A preferred implementation for recovery policy 126 in
In the preferred embodiments, recovery process 122 preferably performs the steps in method 400 shown in
A system reset in step 480 may be any suitable reset of the embedded processor system. In the most preferred implementation, the system reset is a software reset that causes the processor to begin executing the control code 121 anew. However, step 480 could also cause a hardware reset if an output line of the embedded control processor were connected to the input of a monostable multivibrator (one-shot), which has an output that drives a hardware reset signal. Step 480 expressly includes any and all hardware and software methods for resetting the embedded processor system.
The flow diagram of
It may seem that the presence of a recovery policy would indicate that the corresponding process needs to be recovered, which means that the answer to step 540 should always be YES. However, the recovery policy may include conditions or tests that determine whether recovery is appropriate based on conditions that exist when the process is abnormally terminated. For example, the recovery policy could include a specification of abnormal terminations that are acceptable, and should not trigger recovery of the process. In this example, if a process were killed by a particular process that has authority to kill the process, the recovery policy could specify that the process not be recovered if it was killed by this particular process.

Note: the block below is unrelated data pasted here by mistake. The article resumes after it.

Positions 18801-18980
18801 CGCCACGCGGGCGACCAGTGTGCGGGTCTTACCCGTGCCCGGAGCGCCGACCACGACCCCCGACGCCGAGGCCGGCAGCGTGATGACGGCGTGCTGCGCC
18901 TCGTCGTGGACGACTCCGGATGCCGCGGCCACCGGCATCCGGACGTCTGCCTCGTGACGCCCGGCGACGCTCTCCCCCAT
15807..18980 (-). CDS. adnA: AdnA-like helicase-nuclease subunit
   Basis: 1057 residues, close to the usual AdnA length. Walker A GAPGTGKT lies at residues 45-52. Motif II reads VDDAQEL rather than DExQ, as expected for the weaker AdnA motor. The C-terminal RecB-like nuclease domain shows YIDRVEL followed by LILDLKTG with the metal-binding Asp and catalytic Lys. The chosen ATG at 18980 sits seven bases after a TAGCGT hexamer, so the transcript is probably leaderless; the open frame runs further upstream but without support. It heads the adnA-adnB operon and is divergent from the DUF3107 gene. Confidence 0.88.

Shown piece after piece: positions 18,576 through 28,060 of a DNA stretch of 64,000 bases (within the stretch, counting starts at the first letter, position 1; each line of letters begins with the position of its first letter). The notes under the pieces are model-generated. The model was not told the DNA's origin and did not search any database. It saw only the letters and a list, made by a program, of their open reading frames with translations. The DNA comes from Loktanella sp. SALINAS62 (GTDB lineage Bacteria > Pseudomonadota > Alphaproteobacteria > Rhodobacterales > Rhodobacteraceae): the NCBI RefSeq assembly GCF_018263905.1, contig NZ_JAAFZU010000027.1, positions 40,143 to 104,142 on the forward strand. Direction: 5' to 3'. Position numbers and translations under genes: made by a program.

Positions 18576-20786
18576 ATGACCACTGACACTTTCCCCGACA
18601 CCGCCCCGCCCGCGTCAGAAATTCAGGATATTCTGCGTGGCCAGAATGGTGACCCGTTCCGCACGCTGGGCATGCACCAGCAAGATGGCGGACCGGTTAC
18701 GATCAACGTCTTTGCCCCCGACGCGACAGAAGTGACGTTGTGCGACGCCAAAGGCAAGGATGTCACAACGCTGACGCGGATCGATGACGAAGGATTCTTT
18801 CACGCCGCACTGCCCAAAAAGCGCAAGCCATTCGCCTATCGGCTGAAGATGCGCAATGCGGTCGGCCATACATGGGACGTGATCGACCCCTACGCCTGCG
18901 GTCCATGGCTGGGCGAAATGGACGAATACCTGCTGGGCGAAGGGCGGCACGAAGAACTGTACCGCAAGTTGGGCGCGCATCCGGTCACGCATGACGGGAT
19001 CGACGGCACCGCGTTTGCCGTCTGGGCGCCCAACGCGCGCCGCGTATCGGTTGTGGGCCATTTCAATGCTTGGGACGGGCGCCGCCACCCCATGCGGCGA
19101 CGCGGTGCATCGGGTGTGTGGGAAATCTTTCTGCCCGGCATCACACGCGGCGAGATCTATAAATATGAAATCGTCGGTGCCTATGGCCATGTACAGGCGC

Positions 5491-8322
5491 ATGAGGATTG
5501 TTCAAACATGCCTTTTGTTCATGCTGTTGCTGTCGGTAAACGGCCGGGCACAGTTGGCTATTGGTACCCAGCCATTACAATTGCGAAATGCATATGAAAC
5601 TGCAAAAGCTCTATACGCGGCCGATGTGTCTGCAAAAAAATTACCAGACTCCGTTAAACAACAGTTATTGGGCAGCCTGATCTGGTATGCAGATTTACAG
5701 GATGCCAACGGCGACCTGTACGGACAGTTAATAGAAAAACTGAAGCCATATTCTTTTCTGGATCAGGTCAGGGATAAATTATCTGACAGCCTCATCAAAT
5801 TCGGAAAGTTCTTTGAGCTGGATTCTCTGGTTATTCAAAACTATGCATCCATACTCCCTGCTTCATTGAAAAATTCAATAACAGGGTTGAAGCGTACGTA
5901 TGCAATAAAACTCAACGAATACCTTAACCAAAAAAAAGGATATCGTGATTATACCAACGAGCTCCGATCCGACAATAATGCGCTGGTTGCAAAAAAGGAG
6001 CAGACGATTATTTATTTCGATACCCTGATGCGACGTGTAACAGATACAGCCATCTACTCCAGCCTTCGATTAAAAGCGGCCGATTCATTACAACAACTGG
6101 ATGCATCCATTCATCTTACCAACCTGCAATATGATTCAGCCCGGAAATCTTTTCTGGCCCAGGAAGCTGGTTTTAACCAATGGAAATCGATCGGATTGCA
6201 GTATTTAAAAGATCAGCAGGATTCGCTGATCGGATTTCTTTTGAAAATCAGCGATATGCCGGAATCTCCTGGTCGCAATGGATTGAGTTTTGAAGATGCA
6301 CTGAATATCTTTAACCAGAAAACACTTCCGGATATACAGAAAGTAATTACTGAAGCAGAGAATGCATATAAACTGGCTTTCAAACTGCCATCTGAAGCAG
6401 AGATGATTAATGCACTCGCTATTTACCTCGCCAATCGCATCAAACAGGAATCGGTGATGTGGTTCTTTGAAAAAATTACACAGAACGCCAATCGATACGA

A sample recovery policy 126M in accordance with the preferred embodiments is shown in
The preferred embodiments provide a way to selectively and individually recover processes in an embedded processor system. If a process needs to be recovered without affecting other processes, a corresponding recovery policy may be created and programmed into nonvolatile memory in the embedded processor system that specifies time and frequency parameters and that specifies one or more actions to take to recover the process. If the time or frequency parameters in the recovery policy are not met, the embedded processor system may be reset. In addition, if the recovery process itself terminates abnormally, the embedded processor system may be reset. The preferred embodiments thus provide an effective way to recover processes without user intervention and without affecting other processes in an embedded processor system.
One skilled in the art will appreciate that many variations are possible within the scope of the present invention. Thus, while the invention has been particularly shown and described with reference to preferred embodiments thereof, it will be understood by those skilled in the art that these and other changes in form and details may be made therein without departing from the spirit and scope of the invention.
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|U.S. Classification||714/15, 714/E11.023, 714/51, 714/23|
|International Classification||H04L1/22, G06F11/00, G06F9/46, G06F9/48, G06F11/14, G06F11/07|
|Cooperative Classification||G06F11/0793, G06F11/0715|
|European Classification||G06F11/07P1C, G06F11/07P10|
|Jul 10, 2003||AS||Assignment|
Owner name: INTERNATIONAL BUSINESS MACHINES CORPORATION, NEW Y
Free format text: ASSIGNMENT OF ASSIGNORS INTEREST;ASSIGNORS:ANDERSON, GARY D.;ARNEZ, ANDREAS;BOYER, JOSHUA W.;AND OTHERS;REEL/FRAME:014243/0223;SIGNING DATES FROM 20030421 TO 20030522
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Year of fee payment: 4
|Jul 15, 2010||SULP||Surcharge for late payment|
|Mar 21, 2014||REMI||Maintenance fee reminder mailed|
|Aug 8, 2014||LAPS||Lapse for failure to pay maintenance fees|
|Sep 30, 2014||FP||Expired due to failure to pay maintenance fee|
Effective date: 20140808